As we can see from the graph above, emissions will start to increase when increasing the use of field crude oil as the main energy source. It is fair to say that the fuel used for power generation has the greatest impact on emissions, if offshore power is not available. However, significant improvements can also be achieved by improving overall energy efficiency and making the right choices with the help of machinery systems.
Since these decisions always come with a certain price tag, I think it’s also good to highlight the impact of governmental guidance through emission regulation and taxation. I’d expect such regulation to make many of today’s ‘alternative’ solutions more attractive and favourable in the years to come. Insofar as we can forecast taxation and fuel prices, a reasonable payback estimation can also be made for technical solutions.
In fact, most of the above work and studies are nothing new. We have been carrying out such evaluations for years, so why come up with this topic now?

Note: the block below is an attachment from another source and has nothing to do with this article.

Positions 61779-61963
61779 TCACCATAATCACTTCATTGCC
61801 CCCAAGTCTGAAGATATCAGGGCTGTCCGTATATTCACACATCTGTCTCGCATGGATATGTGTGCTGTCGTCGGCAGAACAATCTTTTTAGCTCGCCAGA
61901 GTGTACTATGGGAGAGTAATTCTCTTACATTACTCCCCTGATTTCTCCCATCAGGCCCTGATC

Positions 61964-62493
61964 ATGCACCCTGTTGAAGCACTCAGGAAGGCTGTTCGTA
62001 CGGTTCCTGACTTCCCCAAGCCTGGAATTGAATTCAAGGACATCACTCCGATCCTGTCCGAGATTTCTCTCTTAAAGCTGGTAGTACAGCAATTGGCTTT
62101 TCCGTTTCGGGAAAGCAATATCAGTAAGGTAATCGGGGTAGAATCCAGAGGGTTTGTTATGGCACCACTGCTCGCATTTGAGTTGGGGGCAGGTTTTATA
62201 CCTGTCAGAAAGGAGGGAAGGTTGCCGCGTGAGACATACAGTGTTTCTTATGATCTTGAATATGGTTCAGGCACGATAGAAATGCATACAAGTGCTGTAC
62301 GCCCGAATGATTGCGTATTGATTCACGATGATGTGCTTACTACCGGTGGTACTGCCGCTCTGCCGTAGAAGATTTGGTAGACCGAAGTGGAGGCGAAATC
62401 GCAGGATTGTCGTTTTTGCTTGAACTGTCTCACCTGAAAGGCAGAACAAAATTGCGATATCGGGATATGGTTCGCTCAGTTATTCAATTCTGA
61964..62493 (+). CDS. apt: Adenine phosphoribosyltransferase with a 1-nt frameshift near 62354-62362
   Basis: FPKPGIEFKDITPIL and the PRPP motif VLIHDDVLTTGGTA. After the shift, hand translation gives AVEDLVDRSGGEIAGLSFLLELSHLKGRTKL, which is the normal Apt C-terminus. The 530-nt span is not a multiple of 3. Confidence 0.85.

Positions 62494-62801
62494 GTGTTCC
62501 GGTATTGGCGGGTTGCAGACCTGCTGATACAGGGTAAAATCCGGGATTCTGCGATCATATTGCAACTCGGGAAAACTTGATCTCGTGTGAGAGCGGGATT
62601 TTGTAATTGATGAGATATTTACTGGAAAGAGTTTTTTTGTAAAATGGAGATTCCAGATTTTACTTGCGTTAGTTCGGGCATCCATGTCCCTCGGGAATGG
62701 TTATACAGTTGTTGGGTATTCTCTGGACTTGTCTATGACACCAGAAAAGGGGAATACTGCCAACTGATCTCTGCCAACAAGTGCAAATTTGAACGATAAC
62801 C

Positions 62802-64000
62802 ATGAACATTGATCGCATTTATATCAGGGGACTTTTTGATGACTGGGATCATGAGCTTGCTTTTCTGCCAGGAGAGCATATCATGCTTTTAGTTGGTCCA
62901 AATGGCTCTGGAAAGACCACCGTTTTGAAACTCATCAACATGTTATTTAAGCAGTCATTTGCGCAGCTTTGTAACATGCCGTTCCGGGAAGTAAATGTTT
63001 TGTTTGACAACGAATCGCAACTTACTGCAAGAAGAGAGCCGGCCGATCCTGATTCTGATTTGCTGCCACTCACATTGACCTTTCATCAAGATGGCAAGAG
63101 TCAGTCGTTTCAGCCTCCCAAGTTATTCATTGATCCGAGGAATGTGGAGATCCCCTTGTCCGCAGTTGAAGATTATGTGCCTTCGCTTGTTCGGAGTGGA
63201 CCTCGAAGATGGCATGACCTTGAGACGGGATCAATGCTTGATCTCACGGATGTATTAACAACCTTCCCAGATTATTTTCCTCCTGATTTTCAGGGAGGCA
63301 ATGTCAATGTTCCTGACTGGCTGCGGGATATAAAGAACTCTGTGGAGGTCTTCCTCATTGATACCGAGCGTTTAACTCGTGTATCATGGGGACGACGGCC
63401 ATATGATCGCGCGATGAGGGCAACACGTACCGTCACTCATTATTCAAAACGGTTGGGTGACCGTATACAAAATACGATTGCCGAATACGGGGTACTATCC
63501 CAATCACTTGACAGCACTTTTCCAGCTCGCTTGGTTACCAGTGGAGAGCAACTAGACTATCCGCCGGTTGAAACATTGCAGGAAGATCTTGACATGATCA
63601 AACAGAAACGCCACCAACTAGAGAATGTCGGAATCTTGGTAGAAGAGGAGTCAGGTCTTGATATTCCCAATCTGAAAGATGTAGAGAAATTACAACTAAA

Thanks for asking… I’ve noticed a growing interest in environmental and sustainability questions, especially around GHG emissions. It’s very clear that a single source cannot solve the challenge we are facing with global emissions reduction targets. We need to apply a wide range of sources, including alternative fuels (or clean electricity), new technical solutions (such as carbon capture) and to improve energy efficiency in general to meet the targets in the short- and long term.
The greatest benefit of this analysis method presented here is that all these can be modelled and simulated in a single model by combining different emission reduction sources and looking for opportunities to improve energy efficiency. Once the Best Available Technology (BAT) assessment has been completed, the different technologies can be easily simulated and compared.
Let me know if you would like to learn more about analysing and improving the environmental performance of your fleet.
We are committed and ready to support you in your projects. Let’s make offshore green together!
Also, while you are here, have a look at our previously published blogs as well.